Supreme Court cuts may compromise Judicial Independence (updated)

Cuts in the Supreme Court budget compromise the independence of Britain’s most senior judges, according to the court’s deputy president, Lord Hope. Delivering the Gray’s Inn Reading at Gresham College last Thursday, he suggested that depriving the judiciary of the resources they needed to do their job properly could even jeopardise the rule of law.

The judges cannot expect to be immune from the need for cost-saving in the public interest and to use their resources efficiently.  But the bottom line – the level below which they cannot be expected to go – must be for them to determine, not for officials employed by the Executive.

Although Lord Hope did not want to turn the clock back, he said it might have been “wiser” to have kept the law lords where they were and simply withdrawn their right to take part in parliamentary debates. Unlike the new Supreme Court, that would have cost nothing.

The sad fact is that we have been moved from the unshakeable protection of Parliament to a system which exposes us to demands for savings against which ministers may not wish to protect us, and would be unlikely to be able to do so if they did.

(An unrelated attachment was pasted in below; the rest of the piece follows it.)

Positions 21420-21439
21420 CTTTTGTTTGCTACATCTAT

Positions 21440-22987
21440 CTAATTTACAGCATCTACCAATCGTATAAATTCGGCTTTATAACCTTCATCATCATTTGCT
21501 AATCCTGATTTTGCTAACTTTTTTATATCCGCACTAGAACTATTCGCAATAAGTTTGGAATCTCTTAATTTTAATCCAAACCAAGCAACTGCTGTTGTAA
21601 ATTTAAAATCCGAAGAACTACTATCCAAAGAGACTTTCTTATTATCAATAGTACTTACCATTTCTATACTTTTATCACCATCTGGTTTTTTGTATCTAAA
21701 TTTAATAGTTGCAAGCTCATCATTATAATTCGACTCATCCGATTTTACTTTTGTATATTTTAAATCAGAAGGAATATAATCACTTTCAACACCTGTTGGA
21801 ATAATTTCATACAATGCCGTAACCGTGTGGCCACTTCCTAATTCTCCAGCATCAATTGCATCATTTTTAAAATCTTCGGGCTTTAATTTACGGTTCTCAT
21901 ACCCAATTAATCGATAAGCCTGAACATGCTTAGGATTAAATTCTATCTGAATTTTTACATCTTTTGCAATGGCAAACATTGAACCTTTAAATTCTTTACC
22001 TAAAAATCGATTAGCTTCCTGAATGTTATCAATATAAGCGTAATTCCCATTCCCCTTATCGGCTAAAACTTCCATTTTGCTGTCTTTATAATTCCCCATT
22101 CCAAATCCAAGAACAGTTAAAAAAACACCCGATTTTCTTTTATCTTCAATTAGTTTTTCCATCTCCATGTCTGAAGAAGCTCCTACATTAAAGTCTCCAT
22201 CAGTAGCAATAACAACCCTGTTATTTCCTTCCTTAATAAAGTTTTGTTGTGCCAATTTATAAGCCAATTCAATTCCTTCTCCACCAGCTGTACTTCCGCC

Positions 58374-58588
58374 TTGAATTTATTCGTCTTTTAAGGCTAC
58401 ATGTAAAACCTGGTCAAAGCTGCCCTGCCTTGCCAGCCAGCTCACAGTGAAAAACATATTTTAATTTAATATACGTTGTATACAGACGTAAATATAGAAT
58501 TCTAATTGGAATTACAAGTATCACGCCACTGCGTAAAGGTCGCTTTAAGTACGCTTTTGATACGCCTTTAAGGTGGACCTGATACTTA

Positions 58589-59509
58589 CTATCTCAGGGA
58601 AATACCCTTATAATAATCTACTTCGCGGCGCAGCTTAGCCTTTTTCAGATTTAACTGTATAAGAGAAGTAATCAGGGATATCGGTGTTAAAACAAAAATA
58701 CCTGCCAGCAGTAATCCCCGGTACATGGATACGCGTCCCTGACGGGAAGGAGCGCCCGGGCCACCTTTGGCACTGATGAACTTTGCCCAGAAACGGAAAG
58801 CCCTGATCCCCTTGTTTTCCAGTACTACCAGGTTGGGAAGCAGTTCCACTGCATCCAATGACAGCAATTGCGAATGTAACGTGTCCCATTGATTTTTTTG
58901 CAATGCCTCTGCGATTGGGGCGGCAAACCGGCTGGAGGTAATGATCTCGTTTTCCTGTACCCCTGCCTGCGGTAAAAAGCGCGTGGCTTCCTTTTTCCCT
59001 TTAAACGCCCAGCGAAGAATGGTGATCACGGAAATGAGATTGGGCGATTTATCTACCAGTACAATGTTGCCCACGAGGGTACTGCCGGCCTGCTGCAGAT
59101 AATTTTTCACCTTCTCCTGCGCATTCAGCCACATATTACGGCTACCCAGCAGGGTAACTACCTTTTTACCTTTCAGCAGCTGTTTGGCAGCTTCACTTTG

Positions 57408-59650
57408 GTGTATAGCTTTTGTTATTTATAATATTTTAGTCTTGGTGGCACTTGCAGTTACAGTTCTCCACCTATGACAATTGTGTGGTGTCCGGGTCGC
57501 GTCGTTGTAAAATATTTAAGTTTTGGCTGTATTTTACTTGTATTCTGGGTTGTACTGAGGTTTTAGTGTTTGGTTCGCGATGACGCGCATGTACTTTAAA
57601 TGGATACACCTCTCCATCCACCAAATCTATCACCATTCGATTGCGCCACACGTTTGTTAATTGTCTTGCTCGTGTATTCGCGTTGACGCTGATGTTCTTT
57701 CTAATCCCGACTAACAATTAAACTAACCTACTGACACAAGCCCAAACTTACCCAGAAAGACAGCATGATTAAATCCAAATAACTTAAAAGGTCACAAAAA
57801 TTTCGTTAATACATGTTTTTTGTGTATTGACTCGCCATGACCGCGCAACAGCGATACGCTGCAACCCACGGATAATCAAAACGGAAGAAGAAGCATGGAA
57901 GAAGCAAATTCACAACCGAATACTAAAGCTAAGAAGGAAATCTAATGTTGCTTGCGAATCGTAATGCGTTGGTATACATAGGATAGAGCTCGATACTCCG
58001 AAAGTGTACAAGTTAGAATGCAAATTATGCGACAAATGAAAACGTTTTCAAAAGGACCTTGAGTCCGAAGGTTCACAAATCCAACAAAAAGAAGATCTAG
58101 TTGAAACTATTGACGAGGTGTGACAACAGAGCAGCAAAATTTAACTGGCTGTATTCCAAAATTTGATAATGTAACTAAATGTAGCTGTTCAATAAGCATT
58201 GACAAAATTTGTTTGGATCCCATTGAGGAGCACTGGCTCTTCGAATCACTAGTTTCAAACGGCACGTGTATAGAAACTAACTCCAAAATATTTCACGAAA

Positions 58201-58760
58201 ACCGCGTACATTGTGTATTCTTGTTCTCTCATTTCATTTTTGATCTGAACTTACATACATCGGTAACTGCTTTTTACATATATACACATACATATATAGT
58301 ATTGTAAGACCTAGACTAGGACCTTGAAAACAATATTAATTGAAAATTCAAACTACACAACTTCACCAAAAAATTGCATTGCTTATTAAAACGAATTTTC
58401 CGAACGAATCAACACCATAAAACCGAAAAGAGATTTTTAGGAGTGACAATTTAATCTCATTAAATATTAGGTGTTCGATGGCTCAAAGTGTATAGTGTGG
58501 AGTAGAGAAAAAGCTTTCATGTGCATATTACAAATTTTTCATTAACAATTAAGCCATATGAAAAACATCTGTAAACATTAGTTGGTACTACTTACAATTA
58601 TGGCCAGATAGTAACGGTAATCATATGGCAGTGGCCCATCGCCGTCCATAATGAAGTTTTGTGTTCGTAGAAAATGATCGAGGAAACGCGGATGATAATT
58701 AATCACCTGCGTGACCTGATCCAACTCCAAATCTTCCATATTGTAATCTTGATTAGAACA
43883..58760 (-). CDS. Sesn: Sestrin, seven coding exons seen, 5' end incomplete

Lord Hope said that budget cuts would make it impossible for the Supreme Court judges to make proper use of its improved facilities.

We were instructed by the last government to cut our annual budget by £1m.  This was an astonishing demand to make of an institution which was still finding its feet in response to a move that the last government itself had imposed on it.  It was even more alarming when account was taken of the fact that a major part of the court’s annual budget consists of fixed costs – rent, rates and the salaries and pension contributions of the Justices.  Now we face the prospect of demands for even more cuts, the scale of which we will not know until the government’s Spending Review in October.  Some savings are possible, of course.  But a cut of the magnitude that we are facing cannot be achieved without serious prejudice to the quality of the service that the Supreme Court provides to the public.

It takes a lot to annoy a mild-mannered man like Lord Hope. He even hinted at legal action against the government. That might not be very practicable. But ministers take on the judges at their peril.

Update: This story was picked up by the Financial Times two days later, with the wrong date. 

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